Tilford and other interns provided with plenty of McDonald’s throughout internship.

Being an intern, you never know what you’re going to be tasked with. Luckily Tilford completed a variety of tasks, giving her valuable experience that she can use throughout her career.

“Each day was different, which made it exciting,” Tilford said. “Some days I would be sending mass emails to the account managers across the 42 markets. Sometimes I would attend meetings with clients. I helped in the rebranding of Hamburger University, drew up plans for how DDB-McDonald’s could achieve creative excellence across all markets, coordinated a global brand planning workshop and much more. Some days I would be writing and researching all day, and other days I would be in meetings and discussions. That is the beauty of advertising; every day brings something new and exciting.”

Along with her direct manager, who was an Account Executive, Tilford worked with several other members of the global team that were at the VP level or higher and worked in international offices. All of these factors made her internship that much more beneficial for the future.

“This internship got me even more excited about going into advertising,” Tilford said. “I refined my skills working on Excel and creating sleek presentations. I also boosted my communications skills, both written and verbal. In addition, I gained more confidence as the internship progressed to voice my opinion. It is a very exciting time for the field with so many changes happening. I find excitement in this, and I can’t wait to see what is in store for me.”

Tilford and other DDB Chicago interns.

Internships are one of many opportunities TAI students have to apply what they learn in the classroom to the real world. In addition to gaining valuable professional experience, Advertising majors can also earn course credit for an internship. Learn how to become a TAI internship provider here.

TAI Student Wade Burton Shares Freelance Design Experience

Many creative advertising students and professionals alike have a working job as a freelance designer. However, not everyone is able to turn it into a successful job outlet. TAI creative advertising student Wade Burton is currently enjoying success as a freelance designer, while balancing the hefty load of schoolwork that comes with his major.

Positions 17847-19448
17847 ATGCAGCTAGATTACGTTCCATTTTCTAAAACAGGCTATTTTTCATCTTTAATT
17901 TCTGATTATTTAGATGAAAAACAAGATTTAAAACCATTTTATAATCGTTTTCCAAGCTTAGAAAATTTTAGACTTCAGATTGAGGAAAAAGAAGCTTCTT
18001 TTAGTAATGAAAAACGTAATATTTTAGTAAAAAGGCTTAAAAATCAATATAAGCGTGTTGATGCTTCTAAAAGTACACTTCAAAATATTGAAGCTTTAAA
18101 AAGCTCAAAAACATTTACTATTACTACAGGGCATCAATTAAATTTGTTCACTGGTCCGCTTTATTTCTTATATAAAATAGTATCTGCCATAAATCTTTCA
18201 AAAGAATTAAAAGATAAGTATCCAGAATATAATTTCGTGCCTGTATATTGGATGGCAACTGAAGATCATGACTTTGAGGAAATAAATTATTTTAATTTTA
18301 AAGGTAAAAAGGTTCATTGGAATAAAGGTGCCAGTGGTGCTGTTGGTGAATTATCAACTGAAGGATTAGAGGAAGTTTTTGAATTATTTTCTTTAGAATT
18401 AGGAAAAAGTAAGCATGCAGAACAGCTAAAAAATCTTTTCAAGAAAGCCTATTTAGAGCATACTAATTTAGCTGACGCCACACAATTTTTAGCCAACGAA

Wade Burton (’18)

Burton didn’t start designing with the intention to be a freelancer. After downloading Adobe Illustrator and playing around with it, he became inspired to constantly create.

“It was a very natural progression from there,” Burton said. “Friends and friends of friends started seeing this work I did, probably on my Instagram or Snapchat, and started reaching out. When labels need to be used, I prefer designer to graphic designer simply because when these people tap me for work, what I have realized they want more than my computer clicking abilities is the way I think, and that’s easily the most rewarding part of the freelance work I do.”

Through his experience freelancing, Burton has become firm in his viewpoint of creativity and creative work. He prefers to take a less mainstream approach to his work for clients.

“My learning experiences freelancing are also fairly nontraditional as far as I understand the industry,” Burton said. “[TAI] Professor Mendenhall once spoke to 99% of graphic design work being able to create on the computer screen what your client dictates to you, and 1% being you executing your vision. I took this to heart, and told myself from the start that I always wanted to operate exclusively in that one percent – to the occasional chagrin of Prof. Mendenhall’s project grading rubrics. I made the conscious decision that if I ever wanted to get into design full-time, I would only do so upon being recognized for my personal style. I hold respect for graphic designers, and I hold even more respect for those who break the mold, going against the status quo and earning recognition and praise for it.”